Arguing a Position
► If You Are the Writer. To provide focused, helpful comments, your reader must know your essay’s
intended audience, your purpose, and a problem in the draft that you need help solving. Briefly write
out this information at the top of your draft.
Audience: To whom are you directing your argument? What do you assume they think about
this issue? Do you expect them to be receptive, skeptical, resistant, antagonistic?
Purpose: What effect do you realistically expect your argument to have on these particular
Problem: Describe the most important problem you see in your draft.
► If You Are the Reader. Use the following guidelines for giving constructive comments to others on
their position papers.
1. Read for a First Impression. Tell the writer what you think the intended readers would find most and
least convincing. If you think the argument is seriously flawed, try to help the writer improve the
Next, consider the problem the writer identified, and respond briefly to that concern. (If you find that
the problem is covered by one of the other guidelines listed below, respond to it in more detail there if
2. Analyze the Way the Issue Is Presented. Look at the way the issue is presented, and indicate whether
you think that most readers would understand the issue differently. If you think that readers will need
more information to grasp the issue and appreciate its importance, ask questions to help the writer fill
in whatever is missing.
3. Assess Whether the Position Is Stated Clearly. Write a sentence or two summarizing the writer’s
position as you understand it from reading the draft. Then identify the sentence or sentences in the
draft where the thesis is stated explicitly. (It may be restated in several places.) If you cannot find an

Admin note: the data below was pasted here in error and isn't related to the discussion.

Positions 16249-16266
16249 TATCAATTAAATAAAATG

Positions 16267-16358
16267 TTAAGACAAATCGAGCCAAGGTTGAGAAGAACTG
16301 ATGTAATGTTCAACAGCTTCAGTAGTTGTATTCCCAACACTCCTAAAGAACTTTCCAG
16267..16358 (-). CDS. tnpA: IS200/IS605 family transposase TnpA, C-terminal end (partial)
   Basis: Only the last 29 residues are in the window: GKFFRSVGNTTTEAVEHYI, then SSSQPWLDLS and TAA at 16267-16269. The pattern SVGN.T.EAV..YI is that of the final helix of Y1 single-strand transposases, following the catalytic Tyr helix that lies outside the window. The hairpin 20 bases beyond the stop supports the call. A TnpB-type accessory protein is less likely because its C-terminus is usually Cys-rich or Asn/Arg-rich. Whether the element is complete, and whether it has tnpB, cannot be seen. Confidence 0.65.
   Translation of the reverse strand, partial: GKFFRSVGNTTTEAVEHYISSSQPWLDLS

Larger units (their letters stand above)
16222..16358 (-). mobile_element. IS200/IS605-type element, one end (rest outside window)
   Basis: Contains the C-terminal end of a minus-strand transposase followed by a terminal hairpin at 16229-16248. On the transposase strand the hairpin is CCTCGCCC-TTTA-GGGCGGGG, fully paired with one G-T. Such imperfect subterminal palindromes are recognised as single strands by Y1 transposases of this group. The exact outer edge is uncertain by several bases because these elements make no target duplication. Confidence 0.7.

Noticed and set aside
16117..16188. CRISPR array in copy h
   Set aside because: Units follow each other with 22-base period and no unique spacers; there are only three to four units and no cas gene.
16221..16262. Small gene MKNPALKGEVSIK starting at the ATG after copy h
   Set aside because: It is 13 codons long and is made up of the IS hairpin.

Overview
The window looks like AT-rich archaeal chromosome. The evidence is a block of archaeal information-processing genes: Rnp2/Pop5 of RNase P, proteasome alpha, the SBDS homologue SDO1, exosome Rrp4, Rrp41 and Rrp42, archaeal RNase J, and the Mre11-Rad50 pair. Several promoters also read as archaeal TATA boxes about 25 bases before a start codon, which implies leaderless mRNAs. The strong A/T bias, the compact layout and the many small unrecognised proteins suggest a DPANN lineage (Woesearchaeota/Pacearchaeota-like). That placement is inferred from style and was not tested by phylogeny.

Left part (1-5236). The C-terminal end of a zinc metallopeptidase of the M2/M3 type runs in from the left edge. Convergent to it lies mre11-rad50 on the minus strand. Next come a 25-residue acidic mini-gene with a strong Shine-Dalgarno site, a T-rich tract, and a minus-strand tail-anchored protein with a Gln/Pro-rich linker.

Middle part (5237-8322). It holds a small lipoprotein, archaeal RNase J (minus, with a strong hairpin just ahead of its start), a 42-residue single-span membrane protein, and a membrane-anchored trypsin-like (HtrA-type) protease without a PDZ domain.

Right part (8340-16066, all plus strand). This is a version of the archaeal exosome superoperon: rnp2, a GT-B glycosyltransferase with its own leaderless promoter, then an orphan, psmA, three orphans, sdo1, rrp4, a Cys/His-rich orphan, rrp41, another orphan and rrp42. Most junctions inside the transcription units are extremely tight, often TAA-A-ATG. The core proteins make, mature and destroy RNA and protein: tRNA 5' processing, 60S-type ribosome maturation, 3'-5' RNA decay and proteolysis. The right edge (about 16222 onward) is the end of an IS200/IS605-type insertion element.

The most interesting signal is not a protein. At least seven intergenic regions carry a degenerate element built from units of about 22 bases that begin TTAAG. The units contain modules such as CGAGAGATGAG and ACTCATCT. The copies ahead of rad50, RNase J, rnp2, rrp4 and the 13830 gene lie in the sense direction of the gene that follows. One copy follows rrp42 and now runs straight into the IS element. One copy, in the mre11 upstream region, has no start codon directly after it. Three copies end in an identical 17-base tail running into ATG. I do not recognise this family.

explicit statement of the thesis, let the writer know. Given the writer’s purpose and audience, consider
whether the thesis statement is too strident or too timid and whether it needs to be more qualified,
more sharply focused, or more confidently asserted. If you think that the thesis, as presented, is not
really arguable—for example, if it asserts a fact no one questions or a matter of personal belief—let
the writer know.
4. Evaluate the Reasons and Support. Identify the reasons given for the writer’s position. Have any
important reasons been left out or any weak ones overemphasized? Indicate any contradictions or
gaps in the argument. Point to any reasons that do not seem plausible to you, and briefly explain why.
Then note any places where support is lacking or unconvincing. Help the writer think of additional
support or suggest sources where more or better support might be found.
5. Assess How Well Opposing Positions and Likely Objections Have Been Handled. Identify places
where opposing arguments or objections are mentioned, and point to anywhere the refutation could be
strengthened or where shared assumptions or values offer the potential for accommodation. Also
consider whether the writer has ignored any important opposing arguments or objections.
6. Consider Whether the Organization Is Effective. Get an overview of the essay’s organization,
perhaps by making a scratch outline. Point to any parts that might be more effective earlier or later in
the essay. Point out any places where more explicit cueing—transitions, summaries, or topic
sentences— would clarify the relationship between parts of the essay.
Reread the beginning. Will readers find it engaging? If not, see whether you can recommend
something from later in the essay that might work better as an opening.
Study the ending. Does the essay conclude decisively and memorably? If not, suggest an
alternative. Could something be moved to the end?
Assess the design features and visuals. Comment on the contribution of any headings, tables,
or other design features and illustrations. Help the writer think of additional design features
and illustrations that could make a contribution to the essay.
7. Give the Writer Your Final Thoughts. What is this draft’s strongest part? What part is most in need
of further work?